Henry, originally from Louisiana, has lived in Boston since 1958 where he worked for nearly three decades as a union laborer. Four years ago Henry suffered a debilitating stroke which left his entire right side paralyzed. Bound to his wheelchair, and no family in the area to support his need for medical attention and follow up, Henry was afraid he would end up in a nursing home.
At the urging of a friend, Henry came to the Rogerson Roslindale Adult Day Health Program, where he immediately began to receive medical screening for his heart condition, diabetes, and general health. A staff of RNs and LPNs manage Henry’s health to prevent escalation of illness, monitor his compliance with medications, and work with external PCPs and medical specialists to coordinate his complex care. Many external supports are provided onsite, such as regularly visiting podiatry, occupational and physical therapy, and radiology services utilizing mobile x-ray equipment that allow patients to avoid office visits and coordination of state-funded travel programs.
“The people here know me, and they take great care of me…all of me.”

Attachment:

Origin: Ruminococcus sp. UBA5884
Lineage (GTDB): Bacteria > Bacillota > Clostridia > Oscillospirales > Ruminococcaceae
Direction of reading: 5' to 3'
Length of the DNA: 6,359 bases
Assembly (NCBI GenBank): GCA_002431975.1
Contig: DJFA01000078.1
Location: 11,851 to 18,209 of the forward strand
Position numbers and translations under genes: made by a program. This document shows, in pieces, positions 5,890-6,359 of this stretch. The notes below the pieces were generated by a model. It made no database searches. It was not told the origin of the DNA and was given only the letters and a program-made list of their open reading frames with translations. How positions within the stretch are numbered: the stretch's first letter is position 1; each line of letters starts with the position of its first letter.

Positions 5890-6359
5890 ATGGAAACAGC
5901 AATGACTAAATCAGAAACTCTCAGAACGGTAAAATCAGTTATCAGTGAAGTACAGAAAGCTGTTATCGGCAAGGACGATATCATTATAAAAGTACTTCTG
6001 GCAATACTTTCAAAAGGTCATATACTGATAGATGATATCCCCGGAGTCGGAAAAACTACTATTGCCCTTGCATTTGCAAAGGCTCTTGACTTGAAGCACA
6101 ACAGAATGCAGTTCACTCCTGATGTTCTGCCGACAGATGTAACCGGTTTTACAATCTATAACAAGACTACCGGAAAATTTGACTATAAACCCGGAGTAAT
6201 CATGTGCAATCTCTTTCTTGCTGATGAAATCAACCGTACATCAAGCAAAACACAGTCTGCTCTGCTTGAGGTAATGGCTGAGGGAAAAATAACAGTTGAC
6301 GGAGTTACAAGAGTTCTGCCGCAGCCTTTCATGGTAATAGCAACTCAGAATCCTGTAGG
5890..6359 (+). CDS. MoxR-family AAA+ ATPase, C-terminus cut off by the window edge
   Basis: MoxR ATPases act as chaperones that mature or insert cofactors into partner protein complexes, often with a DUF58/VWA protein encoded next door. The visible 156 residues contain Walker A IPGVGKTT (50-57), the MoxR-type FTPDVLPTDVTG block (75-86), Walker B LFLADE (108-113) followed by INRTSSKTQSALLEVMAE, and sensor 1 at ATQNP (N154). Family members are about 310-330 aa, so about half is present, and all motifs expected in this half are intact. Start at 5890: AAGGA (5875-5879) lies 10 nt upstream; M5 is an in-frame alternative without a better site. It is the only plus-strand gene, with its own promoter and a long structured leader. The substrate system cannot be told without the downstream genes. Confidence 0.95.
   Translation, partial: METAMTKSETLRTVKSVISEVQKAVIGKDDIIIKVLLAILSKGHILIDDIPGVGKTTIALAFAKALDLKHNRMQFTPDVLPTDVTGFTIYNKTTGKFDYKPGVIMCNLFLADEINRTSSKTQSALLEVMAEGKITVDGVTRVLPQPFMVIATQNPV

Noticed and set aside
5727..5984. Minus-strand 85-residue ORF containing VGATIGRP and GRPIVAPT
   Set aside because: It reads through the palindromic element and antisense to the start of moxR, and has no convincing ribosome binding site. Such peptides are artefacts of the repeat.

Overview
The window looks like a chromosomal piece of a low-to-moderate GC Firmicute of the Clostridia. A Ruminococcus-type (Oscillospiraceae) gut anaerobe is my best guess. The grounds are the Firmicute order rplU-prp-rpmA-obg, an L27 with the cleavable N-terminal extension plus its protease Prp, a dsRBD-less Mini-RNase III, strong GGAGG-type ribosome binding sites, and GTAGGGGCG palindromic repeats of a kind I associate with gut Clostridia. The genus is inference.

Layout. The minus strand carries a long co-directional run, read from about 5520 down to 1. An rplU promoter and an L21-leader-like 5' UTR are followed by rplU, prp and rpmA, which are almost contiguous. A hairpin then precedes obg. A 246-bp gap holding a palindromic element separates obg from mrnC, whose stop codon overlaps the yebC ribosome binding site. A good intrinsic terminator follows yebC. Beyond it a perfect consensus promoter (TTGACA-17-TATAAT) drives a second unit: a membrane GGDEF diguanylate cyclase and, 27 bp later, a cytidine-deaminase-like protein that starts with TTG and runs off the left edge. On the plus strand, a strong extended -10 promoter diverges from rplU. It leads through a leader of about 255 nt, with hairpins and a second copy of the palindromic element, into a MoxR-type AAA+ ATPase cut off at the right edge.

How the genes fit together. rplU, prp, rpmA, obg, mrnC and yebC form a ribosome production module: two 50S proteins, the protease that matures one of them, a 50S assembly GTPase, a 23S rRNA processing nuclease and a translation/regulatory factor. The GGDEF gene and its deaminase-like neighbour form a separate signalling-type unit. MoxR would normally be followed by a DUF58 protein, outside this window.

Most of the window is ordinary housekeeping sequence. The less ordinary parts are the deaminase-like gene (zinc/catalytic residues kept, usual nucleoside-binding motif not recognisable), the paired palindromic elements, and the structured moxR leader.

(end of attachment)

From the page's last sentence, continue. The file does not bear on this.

The Mass. Dept. of Public Health has closed ADH Programs statewide during the pandemic. Since the physical closure of Rogerson’s programs, we have been delivering Telehealth services to keep at-risk elders safe by attending to medical and mental needs remotely. The nurses, social workers and other staff have developed a very close relationship with Henry, his family and caregivers and with his other providers. Rogerson’s relationship with Henry’s “care team,” and Henry’s access to Rogerson’s Telehealth services, have been invaluable in assisting him with his health care, social service and other needs since the closure of adult day health programs statewide. Nurses have been calling him regularly to review any potential COVID-19 or Flu symptoms, discussing his medical issues, health concerns and ensuring he has all of his medications. They will continue to help coordinate his care including assisting with medical appointments and any other concerns. Henry has had anxiety in the past related to his health, which was stabilized at Rogerson, so the social worker has been calling him regularly to provide emotional support and mental health assessment. This connection has been critical to Henry who is so thankful that he is cared about and remembered. ADH program staff continually check on any home resources he needs and make timely referrals. Henry has also started participating in social gatherings and activities held through Zoom. All of these services keep Henry connected to his community and remind him to stay appropriately active, to take care of himself and take his medications, and to have hope for his future.